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Yes, he's a life baron.
You spoke about the joint conference of the American
and British doctors on breast cancer. This is one step in
obtaining greater cooperation between the practicing doctors
in the two coutries?
Yes. It's really trying to --
I've been anxious for the British and the Americans
to have formal governmental support for cooperative meetings
on cancer research between the British and the Americans,
as we had between the Russians and Americans and with the
French, the Italians and the Japanese.
In the first place, the British are very good clinicians.
In the second place, they speak and publish in our own
language, and it seems to me to be mad not to try to do this.
Consequently, Deeda Blair (Mrs. William) and I invited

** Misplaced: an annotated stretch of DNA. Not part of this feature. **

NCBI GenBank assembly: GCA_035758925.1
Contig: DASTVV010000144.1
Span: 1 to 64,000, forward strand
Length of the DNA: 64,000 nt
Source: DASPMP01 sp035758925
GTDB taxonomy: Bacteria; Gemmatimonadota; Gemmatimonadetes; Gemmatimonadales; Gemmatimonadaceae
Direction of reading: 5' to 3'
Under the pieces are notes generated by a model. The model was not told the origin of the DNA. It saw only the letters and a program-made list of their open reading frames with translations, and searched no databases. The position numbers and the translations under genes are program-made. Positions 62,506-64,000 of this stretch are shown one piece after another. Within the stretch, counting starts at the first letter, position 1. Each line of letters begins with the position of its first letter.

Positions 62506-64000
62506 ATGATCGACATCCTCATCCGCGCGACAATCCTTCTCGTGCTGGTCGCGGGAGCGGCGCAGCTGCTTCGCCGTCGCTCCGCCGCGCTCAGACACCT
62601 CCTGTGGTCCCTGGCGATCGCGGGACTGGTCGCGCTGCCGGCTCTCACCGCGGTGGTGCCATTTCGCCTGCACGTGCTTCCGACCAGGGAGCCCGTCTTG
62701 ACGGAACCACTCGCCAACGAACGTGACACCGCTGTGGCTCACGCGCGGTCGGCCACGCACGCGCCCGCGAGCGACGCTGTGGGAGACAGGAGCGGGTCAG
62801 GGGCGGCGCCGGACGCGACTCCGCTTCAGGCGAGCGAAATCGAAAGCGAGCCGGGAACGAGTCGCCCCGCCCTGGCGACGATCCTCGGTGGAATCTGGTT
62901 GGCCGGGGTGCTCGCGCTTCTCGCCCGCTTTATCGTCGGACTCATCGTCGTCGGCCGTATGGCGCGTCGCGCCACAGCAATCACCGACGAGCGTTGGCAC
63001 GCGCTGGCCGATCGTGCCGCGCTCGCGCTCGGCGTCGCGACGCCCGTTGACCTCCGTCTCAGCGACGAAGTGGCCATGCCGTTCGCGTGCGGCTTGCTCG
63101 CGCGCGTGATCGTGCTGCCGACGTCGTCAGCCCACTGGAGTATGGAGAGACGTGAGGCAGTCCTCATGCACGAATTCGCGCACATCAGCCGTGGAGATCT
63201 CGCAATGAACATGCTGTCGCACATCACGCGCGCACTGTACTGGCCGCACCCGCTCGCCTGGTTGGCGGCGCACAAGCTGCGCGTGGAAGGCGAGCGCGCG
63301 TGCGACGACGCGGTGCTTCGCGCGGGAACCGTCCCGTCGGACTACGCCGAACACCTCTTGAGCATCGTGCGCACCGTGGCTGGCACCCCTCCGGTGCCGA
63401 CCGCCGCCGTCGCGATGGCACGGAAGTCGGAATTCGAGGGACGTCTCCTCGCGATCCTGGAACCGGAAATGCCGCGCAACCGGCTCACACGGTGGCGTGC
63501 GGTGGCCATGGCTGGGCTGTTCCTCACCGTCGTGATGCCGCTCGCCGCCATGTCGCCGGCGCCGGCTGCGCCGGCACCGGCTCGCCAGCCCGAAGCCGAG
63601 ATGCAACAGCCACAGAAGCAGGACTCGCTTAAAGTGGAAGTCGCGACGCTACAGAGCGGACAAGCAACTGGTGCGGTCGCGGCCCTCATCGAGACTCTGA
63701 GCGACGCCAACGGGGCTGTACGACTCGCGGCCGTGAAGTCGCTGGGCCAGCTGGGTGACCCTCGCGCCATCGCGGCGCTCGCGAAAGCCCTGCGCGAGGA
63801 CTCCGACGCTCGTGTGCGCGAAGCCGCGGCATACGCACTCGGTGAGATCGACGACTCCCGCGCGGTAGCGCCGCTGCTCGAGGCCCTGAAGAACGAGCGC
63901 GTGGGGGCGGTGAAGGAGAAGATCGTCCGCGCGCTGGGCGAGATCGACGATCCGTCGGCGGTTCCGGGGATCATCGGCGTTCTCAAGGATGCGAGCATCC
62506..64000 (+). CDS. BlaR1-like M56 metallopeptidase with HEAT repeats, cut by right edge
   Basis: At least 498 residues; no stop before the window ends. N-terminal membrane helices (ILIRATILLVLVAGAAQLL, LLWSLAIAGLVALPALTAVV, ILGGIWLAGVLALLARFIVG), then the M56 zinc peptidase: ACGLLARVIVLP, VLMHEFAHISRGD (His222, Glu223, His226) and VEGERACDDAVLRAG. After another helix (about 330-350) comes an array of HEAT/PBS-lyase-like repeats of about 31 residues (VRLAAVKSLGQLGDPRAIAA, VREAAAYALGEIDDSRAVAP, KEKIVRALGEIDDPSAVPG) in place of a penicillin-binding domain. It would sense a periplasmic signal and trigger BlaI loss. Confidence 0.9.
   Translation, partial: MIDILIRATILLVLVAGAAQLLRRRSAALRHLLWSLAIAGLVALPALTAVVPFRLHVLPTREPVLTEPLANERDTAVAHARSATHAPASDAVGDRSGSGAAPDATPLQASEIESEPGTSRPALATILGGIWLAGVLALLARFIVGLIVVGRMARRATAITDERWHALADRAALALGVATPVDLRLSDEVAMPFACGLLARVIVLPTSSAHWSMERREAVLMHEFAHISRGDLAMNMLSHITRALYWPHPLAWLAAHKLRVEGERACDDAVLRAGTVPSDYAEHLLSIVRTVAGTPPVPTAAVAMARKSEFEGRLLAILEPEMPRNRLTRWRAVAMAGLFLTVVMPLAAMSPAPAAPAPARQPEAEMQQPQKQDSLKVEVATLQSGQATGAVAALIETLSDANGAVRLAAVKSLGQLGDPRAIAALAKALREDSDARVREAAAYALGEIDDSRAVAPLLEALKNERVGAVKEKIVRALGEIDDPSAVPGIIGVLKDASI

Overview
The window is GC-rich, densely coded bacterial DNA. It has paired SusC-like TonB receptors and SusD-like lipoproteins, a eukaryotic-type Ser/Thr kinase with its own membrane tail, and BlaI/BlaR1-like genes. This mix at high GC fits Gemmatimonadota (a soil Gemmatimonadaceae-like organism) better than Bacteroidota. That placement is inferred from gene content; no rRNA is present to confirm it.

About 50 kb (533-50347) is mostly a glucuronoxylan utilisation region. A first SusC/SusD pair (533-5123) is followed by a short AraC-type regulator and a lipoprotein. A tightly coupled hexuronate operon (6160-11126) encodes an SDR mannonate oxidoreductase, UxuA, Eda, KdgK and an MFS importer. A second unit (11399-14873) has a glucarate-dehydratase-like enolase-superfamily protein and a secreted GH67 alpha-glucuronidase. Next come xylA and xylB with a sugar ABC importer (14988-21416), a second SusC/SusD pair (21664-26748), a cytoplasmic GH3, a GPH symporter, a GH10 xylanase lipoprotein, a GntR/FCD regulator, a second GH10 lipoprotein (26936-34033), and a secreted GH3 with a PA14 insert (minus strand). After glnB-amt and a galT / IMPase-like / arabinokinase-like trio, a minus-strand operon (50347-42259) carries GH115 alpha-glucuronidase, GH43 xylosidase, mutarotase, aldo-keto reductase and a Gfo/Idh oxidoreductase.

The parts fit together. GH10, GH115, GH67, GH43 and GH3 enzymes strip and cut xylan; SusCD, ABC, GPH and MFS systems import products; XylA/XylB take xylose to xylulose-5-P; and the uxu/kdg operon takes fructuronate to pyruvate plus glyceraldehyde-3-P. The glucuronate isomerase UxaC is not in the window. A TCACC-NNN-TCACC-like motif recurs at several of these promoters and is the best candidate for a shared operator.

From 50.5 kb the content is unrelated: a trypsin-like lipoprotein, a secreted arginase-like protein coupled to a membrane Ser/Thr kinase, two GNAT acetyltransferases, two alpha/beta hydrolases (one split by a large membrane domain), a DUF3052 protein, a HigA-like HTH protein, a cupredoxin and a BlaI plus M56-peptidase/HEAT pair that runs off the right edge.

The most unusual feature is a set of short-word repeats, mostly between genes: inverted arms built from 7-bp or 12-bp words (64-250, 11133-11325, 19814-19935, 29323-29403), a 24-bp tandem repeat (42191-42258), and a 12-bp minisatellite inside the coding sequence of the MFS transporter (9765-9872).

Mrs. Jay, the wife of the Ambassador to the United States
from Great Britain, for lunch a couple of weeks ago. And
she's interested in health problems. She knows quite a lot
about it, and she's the daughter of Callahan, the Prime
And we got three people from he National Cancer
Institute, not the Director, unfortunately, to meet with her,
hoping that they would sound enthusiastic. Because they
were really kind of down-the-line bureaucrats, I must say they
really didn't help a lot. I think we could have done more
with her alone.
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